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Die and Mold Materials

                      We have already noticed that a die or mold has different movable and stationary parts
                      (clamping elements, springs, pins, bolts, bushings, support pillars, etc.) generally made from
                      different engineering materials, from plastics to cemented carbides.

                      However, key die or mold parts that act on specific requirements of the die and mold industry
                      usually are from particular materials, which should be emphasized.

                      Tool Steels
           Die and Mold Materials
                      Tool steels relate to a type of steels that, as indicated in its name, is intended first of all for
                      making tools for cutting and forming metals and other materials. There are many national and
                      international standards for specified tool steels. Moreover, in order to answer to the particular
                      requirements of industry, steel manufacturers produce different steels in accordance with their
                      own specification. These steels often have no standard designation and are identified by their
                      trade names. In this guide we use the standards of the American Iron and Steel Institute (AISI)
                      and the Society of Automotive Engineers (SAE). The parallel designation in conformity
                      with other acting standards is sometimes given in the text; and the information section at the
                      end of this guide contains a cross-reference table with comparative designation of tool steels
                      in keeping with the different national standards.

                       Die and mold makers deal with steel in wide ranges of hardness, from low (HB 200 and less)
                       to high (HRC 63).

                      In line with the main field of application there are six general and two special-purpose classes
                      of tool steels, from which the following are the most popular in the die and mold industry:

                    • Cold-work tool steels including A series (air-hardening medium-alloy),
                      D series (high-carbon high-chromium) and O series (oil hardening)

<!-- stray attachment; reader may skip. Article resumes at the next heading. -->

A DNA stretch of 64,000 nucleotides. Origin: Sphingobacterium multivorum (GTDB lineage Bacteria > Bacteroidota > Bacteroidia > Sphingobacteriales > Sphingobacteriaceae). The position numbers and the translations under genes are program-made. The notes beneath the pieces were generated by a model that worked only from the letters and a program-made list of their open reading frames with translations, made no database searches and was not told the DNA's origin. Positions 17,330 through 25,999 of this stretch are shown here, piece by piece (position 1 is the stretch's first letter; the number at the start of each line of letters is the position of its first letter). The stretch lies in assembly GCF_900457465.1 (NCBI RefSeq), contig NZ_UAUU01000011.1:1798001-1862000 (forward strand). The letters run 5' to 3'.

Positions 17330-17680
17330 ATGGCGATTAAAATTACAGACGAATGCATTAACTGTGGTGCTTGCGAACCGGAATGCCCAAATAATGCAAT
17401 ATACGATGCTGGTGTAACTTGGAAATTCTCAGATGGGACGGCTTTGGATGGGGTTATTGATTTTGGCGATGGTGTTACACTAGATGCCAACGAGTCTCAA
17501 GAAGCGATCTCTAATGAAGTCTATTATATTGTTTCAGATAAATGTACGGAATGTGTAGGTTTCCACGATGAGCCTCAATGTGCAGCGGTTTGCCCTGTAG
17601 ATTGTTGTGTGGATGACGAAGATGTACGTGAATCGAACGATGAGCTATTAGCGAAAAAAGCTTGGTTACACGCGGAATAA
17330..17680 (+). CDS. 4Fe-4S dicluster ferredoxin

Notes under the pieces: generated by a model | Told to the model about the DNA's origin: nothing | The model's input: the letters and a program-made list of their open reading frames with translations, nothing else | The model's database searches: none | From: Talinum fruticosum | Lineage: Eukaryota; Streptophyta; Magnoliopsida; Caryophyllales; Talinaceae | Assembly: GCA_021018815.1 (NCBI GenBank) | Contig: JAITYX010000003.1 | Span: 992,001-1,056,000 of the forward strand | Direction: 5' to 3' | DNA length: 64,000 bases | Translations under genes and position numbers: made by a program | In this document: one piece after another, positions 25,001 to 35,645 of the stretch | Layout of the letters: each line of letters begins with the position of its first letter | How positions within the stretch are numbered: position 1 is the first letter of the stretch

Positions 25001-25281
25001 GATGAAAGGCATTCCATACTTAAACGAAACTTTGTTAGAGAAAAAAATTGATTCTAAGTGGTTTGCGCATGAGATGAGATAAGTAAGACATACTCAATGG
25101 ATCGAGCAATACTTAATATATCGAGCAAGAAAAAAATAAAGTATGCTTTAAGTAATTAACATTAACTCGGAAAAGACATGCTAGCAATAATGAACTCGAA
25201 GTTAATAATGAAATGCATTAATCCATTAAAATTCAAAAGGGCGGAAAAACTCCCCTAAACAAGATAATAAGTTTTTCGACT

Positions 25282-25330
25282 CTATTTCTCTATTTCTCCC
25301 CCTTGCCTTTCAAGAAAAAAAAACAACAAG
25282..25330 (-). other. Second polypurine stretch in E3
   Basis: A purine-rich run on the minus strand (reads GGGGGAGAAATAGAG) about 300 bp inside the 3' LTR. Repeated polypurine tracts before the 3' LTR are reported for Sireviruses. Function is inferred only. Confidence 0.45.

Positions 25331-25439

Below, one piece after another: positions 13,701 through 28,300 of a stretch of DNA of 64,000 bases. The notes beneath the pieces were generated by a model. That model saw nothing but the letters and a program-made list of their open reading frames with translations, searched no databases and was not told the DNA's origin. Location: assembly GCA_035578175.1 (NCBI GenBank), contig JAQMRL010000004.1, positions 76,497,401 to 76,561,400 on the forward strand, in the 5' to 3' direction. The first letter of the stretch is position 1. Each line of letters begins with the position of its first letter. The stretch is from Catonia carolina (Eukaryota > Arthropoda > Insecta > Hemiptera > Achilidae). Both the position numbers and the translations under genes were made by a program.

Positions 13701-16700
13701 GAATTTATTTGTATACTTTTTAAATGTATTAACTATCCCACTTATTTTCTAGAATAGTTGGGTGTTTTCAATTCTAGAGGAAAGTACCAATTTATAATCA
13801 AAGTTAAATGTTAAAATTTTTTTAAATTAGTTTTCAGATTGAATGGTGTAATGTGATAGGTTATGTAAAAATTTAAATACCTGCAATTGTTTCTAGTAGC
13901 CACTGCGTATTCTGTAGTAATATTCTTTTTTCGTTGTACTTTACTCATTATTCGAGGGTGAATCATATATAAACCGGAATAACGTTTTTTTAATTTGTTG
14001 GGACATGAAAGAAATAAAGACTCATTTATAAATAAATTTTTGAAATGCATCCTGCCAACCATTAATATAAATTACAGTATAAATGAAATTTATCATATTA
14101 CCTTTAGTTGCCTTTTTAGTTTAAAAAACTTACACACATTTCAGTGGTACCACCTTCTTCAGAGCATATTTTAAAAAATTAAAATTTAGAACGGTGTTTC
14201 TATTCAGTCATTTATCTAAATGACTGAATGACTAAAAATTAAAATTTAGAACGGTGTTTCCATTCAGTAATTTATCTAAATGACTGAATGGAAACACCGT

• Hot-work H series
                    • Water hardening W series
                    • Plastic mold P series
                    • Shock resistant S series
                    • Special-purpose L series (low-alloy)

                      In die and mold design, the main properties of tool steels are strength, wear resistance,
                      corrosion resistance, etc. However, while for a die and tool maker dealing with the material,
                      which has already been specified by designers, more important properties are: hardness,
                      machinability, polishability and dimensional stability.

                      The steel manufacturers supply steels in different delivery conditions: annealed, pre-hardened
                      and hardened. Consequently, in die and mold making process, hardness of tool steel
                      (even the same grade) can vary within a wide range from HB 200 and less (soft steel)
                      to HRC 63 (hard steel). Normally, high stock removal rate characterizes rough machining of
                      a soft material while closed allowances are usual for finish cuts when material hardness is high.
                      The term “pre-hardened steel” is not well-defined. It means that steel is hardened and tempered
                      to relatively not high hardness but different steel producers use different limits for its
                      specification. Generally, it is less than HRC 45, however, in technical literature and references the
                      steels with that hardness often relate to hard steel. The term and its hardness limit are allied
                      to cutting tool development and their ability to cut material. Therefore, steels can be divided
                      into the following conditional groups depending on their hardness:

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